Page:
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From The Long Sad Party by Mark Strand

The mean reds on a Sunday. Yes, it doesn’t surprise me anymore. The blues are okay; I can handle those. But this — this is something I live with. Here: listen to this and tell me I’m not allowed to cry. I go through six days a week pretending I’m alright. But today is for me. This is what my sulking room would be for, in the future. This is the reason why I would tell you, when we would meet someday, that there are spaces in my house just for me. That there is a big probability you will find me lying on the floor with one song on repeat, and you just have to let me be. That maybe when my love for you finally overwhelms me and I have nothing more to give, your job is to wait it out, like one waits for the storms to pass, and then carry me to bed and patch me whole again.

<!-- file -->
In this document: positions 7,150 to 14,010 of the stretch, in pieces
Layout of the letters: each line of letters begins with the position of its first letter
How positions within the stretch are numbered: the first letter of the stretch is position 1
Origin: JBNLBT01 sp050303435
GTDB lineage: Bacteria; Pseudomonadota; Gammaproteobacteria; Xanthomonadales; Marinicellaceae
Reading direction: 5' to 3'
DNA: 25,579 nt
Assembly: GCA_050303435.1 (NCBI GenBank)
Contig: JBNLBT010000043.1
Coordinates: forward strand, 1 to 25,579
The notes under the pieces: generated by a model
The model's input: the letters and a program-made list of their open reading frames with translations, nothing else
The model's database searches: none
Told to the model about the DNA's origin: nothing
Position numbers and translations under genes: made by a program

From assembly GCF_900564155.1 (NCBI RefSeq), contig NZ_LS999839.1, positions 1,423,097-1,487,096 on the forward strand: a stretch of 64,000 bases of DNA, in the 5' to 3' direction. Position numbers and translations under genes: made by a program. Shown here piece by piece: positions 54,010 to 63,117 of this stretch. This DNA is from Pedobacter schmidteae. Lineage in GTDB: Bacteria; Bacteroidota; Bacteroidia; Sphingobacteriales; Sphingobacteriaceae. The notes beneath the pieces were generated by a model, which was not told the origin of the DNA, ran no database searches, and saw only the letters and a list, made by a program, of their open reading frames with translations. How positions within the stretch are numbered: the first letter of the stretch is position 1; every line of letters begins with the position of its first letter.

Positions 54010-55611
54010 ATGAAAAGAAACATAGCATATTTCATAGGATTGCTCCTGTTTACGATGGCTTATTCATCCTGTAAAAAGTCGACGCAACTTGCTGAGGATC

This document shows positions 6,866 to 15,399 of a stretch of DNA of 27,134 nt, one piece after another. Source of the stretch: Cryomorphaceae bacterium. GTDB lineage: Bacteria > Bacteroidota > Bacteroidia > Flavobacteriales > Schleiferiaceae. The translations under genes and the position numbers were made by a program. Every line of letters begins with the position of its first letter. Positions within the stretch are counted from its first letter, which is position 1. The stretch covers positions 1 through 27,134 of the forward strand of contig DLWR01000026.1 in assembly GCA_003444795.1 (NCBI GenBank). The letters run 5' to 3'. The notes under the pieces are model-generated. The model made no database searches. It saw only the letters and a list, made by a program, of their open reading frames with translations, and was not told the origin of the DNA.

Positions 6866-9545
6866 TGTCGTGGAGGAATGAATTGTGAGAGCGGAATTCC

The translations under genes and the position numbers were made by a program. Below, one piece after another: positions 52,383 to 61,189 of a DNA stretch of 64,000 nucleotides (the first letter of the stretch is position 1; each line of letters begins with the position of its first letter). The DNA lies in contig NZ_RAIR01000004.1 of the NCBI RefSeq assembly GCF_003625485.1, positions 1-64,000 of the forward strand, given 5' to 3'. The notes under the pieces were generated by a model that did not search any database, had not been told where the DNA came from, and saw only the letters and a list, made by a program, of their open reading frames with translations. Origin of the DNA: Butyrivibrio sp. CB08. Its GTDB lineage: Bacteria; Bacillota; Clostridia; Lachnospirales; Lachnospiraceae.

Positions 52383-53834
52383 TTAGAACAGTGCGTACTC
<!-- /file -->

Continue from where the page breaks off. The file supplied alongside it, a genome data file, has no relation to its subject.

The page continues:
From The Long Sad Party
Mark Strand

Someone was saying
something about shadows covering the field, about
how things pass, how one sleeps towards morning
and the morning goes.

Someone was saying
how the wind dies down but comes back,
how shells are the coffins of wind
but the weather continues.

It was a long night
and someone said something about the moon shedding its white
on the cold field, that there was nothing ahead
but more of the same.

Someone mentioned
a city she had been in before the war, a room with two candles
against a wall, someone dancing, someone watching.
We begin to believe

the night would not end.
Someone was saying the music was over and no one had noticed.
Then someone said something about the planets, about the stars,
how small they were, how far away.

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